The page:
The citizens of Pittsfield in the early 1790's were excited about the prospect of a new meeting house the civic and religious focus of the community, going up in the center of town. Designed by Boston architect Charles Bullfinch who designed the original portion of the State House, and was later to be an architect of the Capitol building in Washington, D.C., the building was the pride of the townspeople, "whose hears swelled with pride" when they showed it off to visitors, according to city historian J.E.A. Smith. This jewel must be protected, though, and since it sat facing onto the town common an ordinance was deemed necessary to protect its exterior, especially the window glass, from sporting games played on the lawn.
Pittsfield Massachusetts, Park Square circa 1900
Mike "Doc" Powers
Born in Pittsfield he combined his love of baseball with his family's desire for him to escape the mill worker life. Powers went to college in 1894, became captain of his team and a graduate of the Holy Cross medical school. Hence the nickname "Doc". He began his 11-year major league career in 1898.
By-law of 1791
The sensible, if fun-spoiling, law retains its importance today, long after the demise of the Bullfinch Church and the shrinking of the common, Now a park ringed by paved streets know as Park Square. The ordinance is recognized as one of the very first published uses in America of the word "baseball," indicating that some rudimentary version of the sport that became known as the National Pastime was popular in Berkshire County.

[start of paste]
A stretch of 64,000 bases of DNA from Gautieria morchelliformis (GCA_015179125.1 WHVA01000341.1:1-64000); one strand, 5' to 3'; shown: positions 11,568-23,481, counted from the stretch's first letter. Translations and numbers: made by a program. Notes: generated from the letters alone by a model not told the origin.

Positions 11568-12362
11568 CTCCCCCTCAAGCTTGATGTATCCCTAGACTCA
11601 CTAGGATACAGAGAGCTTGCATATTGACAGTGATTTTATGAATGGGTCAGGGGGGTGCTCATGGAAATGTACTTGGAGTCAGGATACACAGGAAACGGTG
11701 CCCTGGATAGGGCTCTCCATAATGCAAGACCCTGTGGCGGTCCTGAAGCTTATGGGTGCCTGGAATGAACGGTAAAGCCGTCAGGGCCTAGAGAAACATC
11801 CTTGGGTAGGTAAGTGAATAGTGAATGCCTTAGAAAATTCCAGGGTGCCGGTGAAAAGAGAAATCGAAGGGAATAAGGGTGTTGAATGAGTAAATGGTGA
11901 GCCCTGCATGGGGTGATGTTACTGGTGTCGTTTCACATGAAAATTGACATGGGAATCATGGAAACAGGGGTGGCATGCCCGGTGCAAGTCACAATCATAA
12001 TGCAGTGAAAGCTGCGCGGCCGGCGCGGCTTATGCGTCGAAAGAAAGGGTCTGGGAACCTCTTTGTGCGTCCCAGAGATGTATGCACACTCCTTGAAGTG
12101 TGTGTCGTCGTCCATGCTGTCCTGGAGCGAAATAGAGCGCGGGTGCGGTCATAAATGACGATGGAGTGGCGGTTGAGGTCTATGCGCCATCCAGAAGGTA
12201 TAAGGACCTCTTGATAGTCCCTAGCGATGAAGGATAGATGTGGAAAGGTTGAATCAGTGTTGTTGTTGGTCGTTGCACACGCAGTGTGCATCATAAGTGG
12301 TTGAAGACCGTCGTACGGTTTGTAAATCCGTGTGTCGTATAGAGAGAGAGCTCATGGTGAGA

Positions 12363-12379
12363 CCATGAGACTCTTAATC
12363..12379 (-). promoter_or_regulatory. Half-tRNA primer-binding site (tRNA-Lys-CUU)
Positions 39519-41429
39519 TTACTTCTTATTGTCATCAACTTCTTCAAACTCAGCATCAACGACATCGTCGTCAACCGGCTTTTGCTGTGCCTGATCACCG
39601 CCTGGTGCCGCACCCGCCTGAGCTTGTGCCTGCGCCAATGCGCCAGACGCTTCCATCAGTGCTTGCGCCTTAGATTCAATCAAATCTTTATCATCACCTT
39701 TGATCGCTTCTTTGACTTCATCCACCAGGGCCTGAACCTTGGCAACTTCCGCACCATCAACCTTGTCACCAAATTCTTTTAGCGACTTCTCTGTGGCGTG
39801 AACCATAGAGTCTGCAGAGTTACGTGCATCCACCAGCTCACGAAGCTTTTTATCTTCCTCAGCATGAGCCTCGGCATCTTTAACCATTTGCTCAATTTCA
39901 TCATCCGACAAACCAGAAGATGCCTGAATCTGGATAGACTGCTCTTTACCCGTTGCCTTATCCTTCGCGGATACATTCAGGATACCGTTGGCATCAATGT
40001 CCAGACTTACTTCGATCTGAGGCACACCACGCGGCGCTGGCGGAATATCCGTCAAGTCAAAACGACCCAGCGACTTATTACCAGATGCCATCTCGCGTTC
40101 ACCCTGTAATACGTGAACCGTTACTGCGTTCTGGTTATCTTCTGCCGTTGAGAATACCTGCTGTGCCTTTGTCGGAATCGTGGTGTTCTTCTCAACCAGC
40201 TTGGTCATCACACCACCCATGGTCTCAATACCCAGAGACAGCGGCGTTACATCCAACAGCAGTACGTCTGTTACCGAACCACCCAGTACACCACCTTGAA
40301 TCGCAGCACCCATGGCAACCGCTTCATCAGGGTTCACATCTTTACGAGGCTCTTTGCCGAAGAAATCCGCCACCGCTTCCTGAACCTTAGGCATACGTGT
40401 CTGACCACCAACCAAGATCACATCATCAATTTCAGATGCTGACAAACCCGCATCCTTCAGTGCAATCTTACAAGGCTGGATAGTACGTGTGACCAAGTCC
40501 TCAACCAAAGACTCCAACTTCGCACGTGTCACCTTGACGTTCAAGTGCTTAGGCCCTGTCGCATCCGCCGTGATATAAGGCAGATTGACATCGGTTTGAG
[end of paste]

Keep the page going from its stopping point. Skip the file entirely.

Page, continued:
Professionals, amateurs and popularity
Baseball's popularity, here and elsewhere, was going to change this business of playing just for the fun of it, with maybe a few dollars from gate receipts thrown in. The Seymours, in the House of Baseball, point out that as winning became more ad more important to a town's reputation, "outsiders would say that a town that could support such a [good] team must e a wide-awake, hustling place...the compulsion to victory led townsmen to employ outside talent" particularly at the position of pitcher, where paid outsiders, or "rioters", became more prevalent.
Berkshire County Rivals
Semi-professional baseball in the Berkshires may have reached its zenith in the mid - 1890's and was highlighted by the rivalry between the Renfrews of Adams, sponsored by the Renfrew Manufacturing Co.'s tetil mills in the Mylonite section of town, and a Pittsfield team backed by the Stanley company, the predecessor to the General Electric plant here, know simply as "The Stanleys". Competition between the two teams' was keen. Early in the decade Pittsfield pined for a chance to get a leg up on the team from the north, as when they "tackled their old enemies the Renfrews and as usual, were defeated, 13-11."